With no patent dance or odd nomenclature requirements, and more potential for switching, Europe's first cancer biosimilar is a go. Celltrion's Truxima, a version of Roche's (OTCQX:RHHBF, OTCQX:RHHBY) Rituxan, was recommended for EU approval in December, and yesterday the marketing partner Mundipharma said it was launching it in its first seven markets.
This offers a stark contrast with the US, where biosimilar launches are proceeding at snail's pace, and the relatively straightforward EU introduction will allow government payers to force through massive discounts to rituximab's price. Little wonder that Truxima could quickly become one of the best-selling biosimilars (see table below).
The keys to Celltrion's success are obvious: Truxima has been approved in all of Rituxan/Mabthera's indications, in line with prior EU biosimilars; unlike the US, the EU appears more comfortable with switching from and interchangeability with the brand; and government tendering is driving biosimilar adoption faster than expected, with deep discounts versus the brand.
For now Truxima's pricing is a matter between Celltrion's licensees and reimbursement authorities, but Mundipharma points out that biosimilars tend to be 10-30% cheaper than their corresponding brands. Biosimilars of Remicade, meanwhile, are running discounts as high as 30-60%.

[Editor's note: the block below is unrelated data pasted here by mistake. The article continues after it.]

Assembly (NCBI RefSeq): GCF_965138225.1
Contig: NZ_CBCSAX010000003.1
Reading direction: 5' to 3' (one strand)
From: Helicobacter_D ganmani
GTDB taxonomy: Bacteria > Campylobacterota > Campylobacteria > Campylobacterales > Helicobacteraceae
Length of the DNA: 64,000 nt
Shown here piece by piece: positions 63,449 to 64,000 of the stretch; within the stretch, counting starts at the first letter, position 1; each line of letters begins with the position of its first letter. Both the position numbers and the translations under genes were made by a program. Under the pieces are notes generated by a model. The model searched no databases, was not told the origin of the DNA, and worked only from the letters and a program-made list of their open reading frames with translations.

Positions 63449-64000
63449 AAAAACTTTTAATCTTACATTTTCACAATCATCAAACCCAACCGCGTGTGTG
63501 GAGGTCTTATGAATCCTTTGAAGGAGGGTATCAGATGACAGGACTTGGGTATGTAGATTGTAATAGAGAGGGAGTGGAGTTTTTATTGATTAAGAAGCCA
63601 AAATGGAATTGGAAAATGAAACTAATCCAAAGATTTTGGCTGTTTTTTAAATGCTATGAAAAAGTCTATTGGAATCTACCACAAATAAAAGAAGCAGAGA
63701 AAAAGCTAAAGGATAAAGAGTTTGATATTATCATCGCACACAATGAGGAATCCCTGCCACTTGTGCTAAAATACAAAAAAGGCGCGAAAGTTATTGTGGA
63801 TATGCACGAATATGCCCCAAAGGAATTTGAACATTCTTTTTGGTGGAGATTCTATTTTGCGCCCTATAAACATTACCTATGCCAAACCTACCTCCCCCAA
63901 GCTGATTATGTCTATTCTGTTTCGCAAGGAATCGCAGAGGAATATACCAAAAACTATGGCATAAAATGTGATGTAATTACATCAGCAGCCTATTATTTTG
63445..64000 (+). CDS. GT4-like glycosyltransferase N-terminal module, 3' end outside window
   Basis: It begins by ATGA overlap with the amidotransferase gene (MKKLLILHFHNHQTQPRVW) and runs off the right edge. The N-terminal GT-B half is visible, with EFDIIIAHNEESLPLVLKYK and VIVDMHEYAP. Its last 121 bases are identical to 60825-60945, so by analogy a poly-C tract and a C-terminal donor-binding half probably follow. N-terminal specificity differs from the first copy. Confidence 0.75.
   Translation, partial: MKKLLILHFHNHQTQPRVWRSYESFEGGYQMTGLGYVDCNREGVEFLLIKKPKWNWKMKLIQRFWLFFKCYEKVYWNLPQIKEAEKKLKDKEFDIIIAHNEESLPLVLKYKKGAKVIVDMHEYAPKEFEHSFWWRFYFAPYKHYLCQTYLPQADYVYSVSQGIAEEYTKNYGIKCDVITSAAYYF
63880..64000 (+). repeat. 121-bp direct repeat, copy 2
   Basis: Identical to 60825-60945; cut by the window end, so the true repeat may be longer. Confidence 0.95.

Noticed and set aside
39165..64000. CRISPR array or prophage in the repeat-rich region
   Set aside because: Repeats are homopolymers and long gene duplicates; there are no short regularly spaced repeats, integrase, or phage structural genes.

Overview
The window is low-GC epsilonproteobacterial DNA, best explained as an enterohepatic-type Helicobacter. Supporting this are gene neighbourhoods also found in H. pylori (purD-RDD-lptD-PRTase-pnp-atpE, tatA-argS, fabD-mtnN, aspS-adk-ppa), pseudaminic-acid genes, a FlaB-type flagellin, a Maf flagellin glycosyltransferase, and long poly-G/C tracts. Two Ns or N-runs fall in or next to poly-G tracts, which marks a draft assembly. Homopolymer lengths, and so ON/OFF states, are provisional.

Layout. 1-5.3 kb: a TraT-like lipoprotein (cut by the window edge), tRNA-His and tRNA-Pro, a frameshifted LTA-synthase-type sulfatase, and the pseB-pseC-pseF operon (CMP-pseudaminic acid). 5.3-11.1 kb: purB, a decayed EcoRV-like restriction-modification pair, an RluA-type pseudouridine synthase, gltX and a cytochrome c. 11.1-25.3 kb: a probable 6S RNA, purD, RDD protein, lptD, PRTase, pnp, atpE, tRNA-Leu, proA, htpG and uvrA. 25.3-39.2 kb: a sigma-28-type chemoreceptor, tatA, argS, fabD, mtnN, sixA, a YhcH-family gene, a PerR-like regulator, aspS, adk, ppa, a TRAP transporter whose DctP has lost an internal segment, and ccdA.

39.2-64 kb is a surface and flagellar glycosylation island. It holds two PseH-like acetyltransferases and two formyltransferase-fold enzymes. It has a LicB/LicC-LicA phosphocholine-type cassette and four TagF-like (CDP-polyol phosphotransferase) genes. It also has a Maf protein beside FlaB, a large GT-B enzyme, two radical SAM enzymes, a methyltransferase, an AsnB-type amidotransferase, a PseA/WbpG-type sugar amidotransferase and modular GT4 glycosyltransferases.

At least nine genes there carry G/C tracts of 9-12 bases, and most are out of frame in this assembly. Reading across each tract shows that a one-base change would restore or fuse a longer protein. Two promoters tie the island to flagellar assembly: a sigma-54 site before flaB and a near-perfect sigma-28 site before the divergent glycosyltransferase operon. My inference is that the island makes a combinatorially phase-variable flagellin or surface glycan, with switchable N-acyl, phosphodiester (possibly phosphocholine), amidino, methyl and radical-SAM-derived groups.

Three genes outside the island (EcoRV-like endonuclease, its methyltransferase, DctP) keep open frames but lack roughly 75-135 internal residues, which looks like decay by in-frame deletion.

Truxima will set a particularly interesting precedent, being the first biosimilar of an oncology drug. Already, in the UK the British Oncology Pharmacy Association has drawn up guidelines to ensure fast adoption of anticancer biosimilars, highlighting the resulting savings as a safeguard for NHS budgets and for funding novel cancer drugs.
And the EU regulatory pathway is deliberately biosimilar-friendly, for instance extrapolating approval to other indications as long as similarity has been demonstrated in one. It is unclear whether the US will allow indication expansion: so far it has for Zarxio and Pfizer's (NYSE:PFE) Inflectra (minus one paediatric indication), while Canada has refused to accept all uses of the latter.
Switching is another hot issue, being driven in the EU by the big Nor-Switch study, the first to show that switching from Remicade to biosimilar infliximab was not inferior to continued Remicade. Meanwhile, the US FDA has set a high bar to interchangeability (FDA baits biosimilar makers with switching guidance, January 19, 2017).
Adoption of EU biosimilars has been fastest where there are government tenders: biosimilars account for 90% of Norway's infliximab market. Bernstein analysts reckon that by the end of this year Remicade will have lost 50% of its EU market to biosimilars, and Enbrel 33%.
With such a tailwind, Celltrion has all to play for. Roche's branded Rituxan/Mabthera sold $7.4bn last year, slightly below its 2014 peak, and the sellside now expects revenues to fall off more quickly, though the decline will be nothing like that following patent expiry on a small molecule.
Mundipharma says it is launching Truxima in the UK, Germany, Italy, Netherlands, Belgium, Ireland and Luxembourg. Last year Wells Fargo analysts estimated that the Celltrion drug would become the fifth-best selling biosimilar, with 2020 sales of $214m, behind Lilly's Basaglar, Amgen's ABP 501 and Pfizer's Inflectra and CT-P17.
Consensus across the sellside, as compiled by EvaluatePharma, is rather more bullish on Truxima's competitors, though by now Celltrion's success can be in no doubt.
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